Leh > Khardungla > Nubra Valley > Leh > Pangong Lake > Leh
We spent the first night in Leh, at a darling little place I cannot bring myself to remember the name of. It held a cosy courtyard in its center, with giant blossoming trees of juicy apples and velvety apricots. I think I went slightly ballistic as I sabotaged their fruit, trying to knock off the little devils with a walking stick I found. The owner was visibly relieved when we left.
khardung la pass (18,380 feet)
Once we were acclimatised to the altitude (they advise complete rest for the first 24 hours), we set out for Nubra Valley, passing Khardungla on the way. Khardungla is widely considered to be the world’s highest motorable roadway, but this is debatable with some laying claim that there are roads at higher elevations in some parts of Tibet. At Khardungla, it was painfully cold and so we bolted out of the van just to click pictures in the fairytale snow, before huddling into the only café that the pass has to offer, for Maggi (this was before the ban was lifted, so they probably had a secret stash).
At this point, we had set out with one SUV and one motorbike (there were 7 people + 1 tonne of luggage). As we took turns on the bike, I reckon we were trying to cross biking in unthinkable altitudes off our bucket list, though I can’t be sure why we decided to risk losing our appendages to godforsaken frostbite. A theory I’ve developed over time is that the reduced levels of oxygen affect one’s ability to make a sound judgement with respect to transport options.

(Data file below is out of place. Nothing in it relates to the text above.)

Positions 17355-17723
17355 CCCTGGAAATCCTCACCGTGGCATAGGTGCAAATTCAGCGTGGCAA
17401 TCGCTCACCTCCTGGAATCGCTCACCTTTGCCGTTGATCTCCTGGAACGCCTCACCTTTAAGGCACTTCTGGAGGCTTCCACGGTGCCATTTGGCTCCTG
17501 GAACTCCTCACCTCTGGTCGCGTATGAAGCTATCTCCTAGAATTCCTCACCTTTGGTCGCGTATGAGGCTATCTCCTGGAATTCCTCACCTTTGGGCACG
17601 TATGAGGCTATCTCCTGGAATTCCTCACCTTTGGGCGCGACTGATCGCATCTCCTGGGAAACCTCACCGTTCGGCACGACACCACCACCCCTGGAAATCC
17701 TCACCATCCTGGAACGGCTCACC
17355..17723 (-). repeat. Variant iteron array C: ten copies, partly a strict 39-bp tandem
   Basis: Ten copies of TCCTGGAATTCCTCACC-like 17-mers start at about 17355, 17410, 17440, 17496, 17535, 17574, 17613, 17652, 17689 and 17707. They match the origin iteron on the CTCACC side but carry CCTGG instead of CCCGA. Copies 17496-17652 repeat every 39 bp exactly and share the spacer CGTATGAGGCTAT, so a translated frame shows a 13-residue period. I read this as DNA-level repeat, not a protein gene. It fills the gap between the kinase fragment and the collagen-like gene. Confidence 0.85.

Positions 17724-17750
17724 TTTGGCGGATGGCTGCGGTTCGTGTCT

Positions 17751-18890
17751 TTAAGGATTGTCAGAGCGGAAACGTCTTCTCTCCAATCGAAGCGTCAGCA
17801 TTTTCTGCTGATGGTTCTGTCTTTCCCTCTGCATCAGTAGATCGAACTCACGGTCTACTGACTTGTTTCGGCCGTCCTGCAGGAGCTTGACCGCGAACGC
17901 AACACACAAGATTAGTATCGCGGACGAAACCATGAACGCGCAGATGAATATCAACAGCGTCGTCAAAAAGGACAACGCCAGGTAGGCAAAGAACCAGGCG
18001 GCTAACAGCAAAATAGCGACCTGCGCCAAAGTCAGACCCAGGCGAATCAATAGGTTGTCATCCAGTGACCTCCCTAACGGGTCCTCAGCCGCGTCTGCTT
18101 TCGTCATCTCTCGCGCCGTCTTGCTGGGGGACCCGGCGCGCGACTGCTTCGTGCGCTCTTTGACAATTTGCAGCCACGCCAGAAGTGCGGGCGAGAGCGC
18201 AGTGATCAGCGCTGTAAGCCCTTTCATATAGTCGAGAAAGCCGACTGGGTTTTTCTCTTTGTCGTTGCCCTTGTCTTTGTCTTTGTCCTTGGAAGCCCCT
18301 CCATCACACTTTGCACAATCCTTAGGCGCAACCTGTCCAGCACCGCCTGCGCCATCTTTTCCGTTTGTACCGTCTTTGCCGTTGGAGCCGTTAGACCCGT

On the way back, we dumped the bike into a lorry, to bring back to Leh.
pangong lake: the last stop
Our last stop was Pangong Lake, which I found spectacular; the waters were virgin and iridescent, and sparkled under the blazing sun. Of the 7 of us, 3 of us decided to brave the sub zero temperatures by spending the night in a tent, on the edge of the lake. I prepared by wrapping myself in 7 layers of clothing. I thought I’d done a splendid job keeping the cold at bay, until I realised that I couldn’t sleep because I’d paralysed myself into a mummy.
Of course, I found Ladakh a mystical, enchanting place. I have never seen a landscape so barren, yet so diverse. From sand dunes to snow, it’s like the whole world’s elements have been packed into its boundaries. If I could have, I’d have cut out a piece for myself and brought it back with me.
Having been brought up across 7 cities and 2 continents, she considered herself the quintessential gypsy growing up. When she was 21, she made herself a bucket list to cover 100 countries before she dies. She is 31 down, with 69 more to go.